Common colds and seasonal allergies often mask themselves with similar or identical symptoms, leaving you to wonder whether you’re suffering from a cold or living with seasonal or allergen-specific allergies. Although both can hinder your daily life and routine, knowing which one you are experiencing is essential to getting the proper treatment to mitigate symptoms sooner.
Each year, over a billion people in America are estimated to come down with a cold, while seasonal allergies can affect as many as 60 million people. With such staggering numbers, it can be hard to understand exactly which one you’re experiencing, especially if you’ve lived with both before.
Let’s explore the difference between a cold and allergies.
One of the most significant differences between a cold and allergies is the symptoms you may experience. While some symptoms between the two are similar, they are not the same. First, we should define what each one is so you have a better idea of how you get them and precisely what they do to your body’s health and immune system.
The common cold is a viral infection that affects your upper respiratory tract, specifically your nose and throat.
In contrast to the flu, a common cold can be caused by various types of viruses. It is classified as harmless for most people, and symptoms usually resolve completely within 2 weeks.
In general, allergies are your immune system’s overreaction to exposure to an allergen. Seasonally, this can occur from things such as pollen or ragweed. Regardless of the season, allergies can be triggered by other factors, such as exposure to mold or pet dander.
Although symptoms of the common cold and allergies can be similar, there are some significant differences between the two.
Read over the symptom list below and see how often you may experience them with a cold vs. allergies.
|Aches and Pains||Sometimes||Never|
|Itchy, watery eyes||Rarely||Usually|
It’s probably allergies if:
- Your eyes are itchy and watery.
- Your symptoms seem to flare up in certain situations, such as when you spend time outdoors or near pets.
- You’ve experienced symptoms for more than 1-2 weeks that remain at the same severity level.
- Your mucus is thin and clear.
It may be the common cold if:
- You have a cough, fever or body aches.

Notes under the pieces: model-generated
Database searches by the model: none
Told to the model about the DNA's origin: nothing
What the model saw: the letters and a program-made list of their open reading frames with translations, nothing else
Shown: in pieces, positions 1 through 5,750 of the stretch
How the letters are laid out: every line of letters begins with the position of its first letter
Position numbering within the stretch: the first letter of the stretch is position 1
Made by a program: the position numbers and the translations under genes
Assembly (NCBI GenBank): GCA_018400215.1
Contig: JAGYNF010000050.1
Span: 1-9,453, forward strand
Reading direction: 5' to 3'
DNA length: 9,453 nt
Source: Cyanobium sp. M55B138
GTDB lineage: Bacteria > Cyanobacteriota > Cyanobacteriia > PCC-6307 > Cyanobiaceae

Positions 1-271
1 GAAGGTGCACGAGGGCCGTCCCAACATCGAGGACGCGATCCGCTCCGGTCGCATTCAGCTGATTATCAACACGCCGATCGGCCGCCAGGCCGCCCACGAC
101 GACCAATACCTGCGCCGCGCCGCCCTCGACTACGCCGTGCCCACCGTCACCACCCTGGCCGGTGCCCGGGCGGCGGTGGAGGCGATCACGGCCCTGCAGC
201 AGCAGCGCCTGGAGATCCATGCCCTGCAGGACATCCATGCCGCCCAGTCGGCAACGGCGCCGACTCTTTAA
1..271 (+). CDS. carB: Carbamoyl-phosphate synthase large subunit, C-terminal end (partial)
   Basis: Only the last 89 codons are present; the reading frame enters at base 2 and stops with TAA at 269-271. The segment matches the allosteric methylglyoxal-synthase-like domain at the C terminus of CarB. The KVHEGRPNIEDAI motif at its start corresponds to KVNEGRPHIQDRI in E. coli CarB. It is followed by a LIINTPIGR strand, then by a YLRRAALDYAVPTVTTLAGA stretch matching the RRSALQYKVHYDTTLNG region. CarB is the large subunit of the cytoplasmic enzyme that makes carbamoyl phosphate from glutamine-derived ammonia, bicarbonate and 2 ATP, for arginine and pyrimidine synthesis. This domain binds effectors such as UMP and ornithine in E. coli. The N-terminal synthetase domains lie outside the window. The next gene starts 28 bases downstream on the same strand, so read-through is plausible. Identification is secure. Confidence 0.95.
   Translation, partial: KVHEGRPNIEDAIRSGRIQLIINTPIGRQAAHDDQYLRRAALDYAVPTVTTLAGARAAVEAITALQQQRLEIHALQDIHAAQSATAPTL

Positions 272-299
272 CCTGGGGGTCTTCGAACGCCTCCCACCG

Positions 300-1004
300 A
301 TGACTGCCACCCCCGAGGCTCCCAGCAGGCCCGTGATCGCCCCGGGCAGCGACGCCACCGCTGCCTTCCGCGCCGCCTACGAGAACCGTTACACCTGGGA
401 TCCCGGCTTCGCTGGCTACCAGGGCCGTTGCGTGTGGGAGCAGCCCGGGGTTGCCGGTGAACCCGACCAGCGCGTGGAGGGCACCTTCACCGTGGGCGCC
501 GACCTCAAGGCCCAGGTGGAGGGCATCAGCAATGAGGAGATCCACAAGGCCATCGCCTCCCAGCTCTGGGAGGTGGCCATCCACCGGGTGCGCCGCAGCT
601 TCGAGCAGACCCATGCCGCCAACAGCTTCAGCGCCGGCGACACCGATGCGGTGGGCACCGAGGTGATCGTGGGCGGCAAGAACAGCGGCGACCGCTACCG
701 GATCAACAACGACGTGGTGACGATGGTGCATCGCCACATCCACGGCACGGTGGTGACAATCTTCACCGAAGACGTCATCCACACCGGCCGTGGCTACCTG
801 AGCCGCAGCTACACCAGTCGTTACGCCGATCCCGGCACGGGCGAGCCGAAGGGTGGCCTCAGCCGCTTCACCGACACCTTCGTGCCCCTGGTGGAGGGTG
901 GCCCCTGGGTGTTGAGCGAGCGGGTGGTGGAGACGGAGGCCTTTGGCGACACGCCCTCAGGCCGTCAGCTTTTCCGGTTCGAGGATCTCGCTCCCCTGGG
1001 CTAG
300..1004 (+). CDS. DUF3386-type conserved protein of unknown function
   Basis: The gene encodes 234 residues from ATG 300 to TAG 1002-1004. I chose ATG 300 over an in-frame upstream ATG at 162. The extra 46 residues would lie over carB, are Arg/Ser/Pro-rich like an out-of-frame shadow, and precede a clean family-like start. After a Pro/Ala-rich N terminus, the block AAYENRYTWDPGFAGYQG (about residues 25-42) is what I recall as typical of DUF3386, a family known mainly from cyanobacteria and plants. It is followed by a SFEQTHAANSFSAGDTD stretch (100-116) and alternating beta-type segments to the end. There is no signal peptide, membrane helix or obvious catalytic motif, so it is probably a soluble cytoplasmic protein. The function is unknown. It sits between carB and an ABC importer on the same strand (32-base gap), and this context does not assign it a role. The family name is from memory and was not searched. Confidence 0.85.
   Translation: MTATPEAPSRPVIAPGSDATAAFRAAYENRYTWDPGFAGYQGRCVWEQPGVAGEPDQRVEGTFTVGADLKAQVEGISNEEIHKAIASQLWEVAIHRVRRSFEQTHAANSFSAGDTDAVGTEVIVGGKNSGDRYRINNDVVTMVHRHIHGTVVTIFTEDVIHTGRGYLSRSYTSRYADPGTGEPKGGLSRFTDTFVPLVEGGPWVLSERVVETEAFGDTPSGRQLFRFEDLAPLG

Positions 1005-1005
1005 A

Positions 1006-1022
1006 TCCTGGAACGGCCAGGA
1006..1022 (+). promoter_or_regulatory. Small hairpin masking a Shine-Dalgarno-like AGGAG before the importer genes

- Symptom onset is rapid, and symptoms change every few days.
- Your mucus changes color from clear to yellow or green.
Symptom review is important, as it allows you to understand precisely what you may be experiencing, and in turn, get the proper treatment sooner.
Common colds and allergies are treated in different ways.
Although most people with a cold recover on their own, there are various ways to help control symptoms at home, including:
- Proper hydration with clear liquids like water, juice or soup broth
- Adequate rest
- OTC anti-inflammatories, pain relievers and decongestants
- Throat lozenges or a saltwater gargle to relieve a sore throat
- OTC saline nasal drops or spray
- A cool-mist vaporizer or humidifier
Treatment for allergies may include:
- OTC antihistamines, decongestants and nasal sprays
- Avoiding the triggering allergen or wearing a mask when exposed.
- Modify indoor spaces to keep allergens out
- Wash your hair and face after exposure to an allergen
Although most cases of the common cold or allergies can be treated at home, we recommend visiting our urgent care facility in Houma if:
- Your symptoms last longer than a week.
- OTC medication isn’t helping.
- You have other underlying health conditions or a compromised immune system that may be affected.
- Your symptoms are severe and life altering.
- The medication you’re taking is causing adverse side effects.
Visit Thibodaux Regional Urgent Care – Houma today to treat your cold symptoms and allergy conditions sooner. Appointments can be made ahead of time, but we welcome walk-ins seven days a week.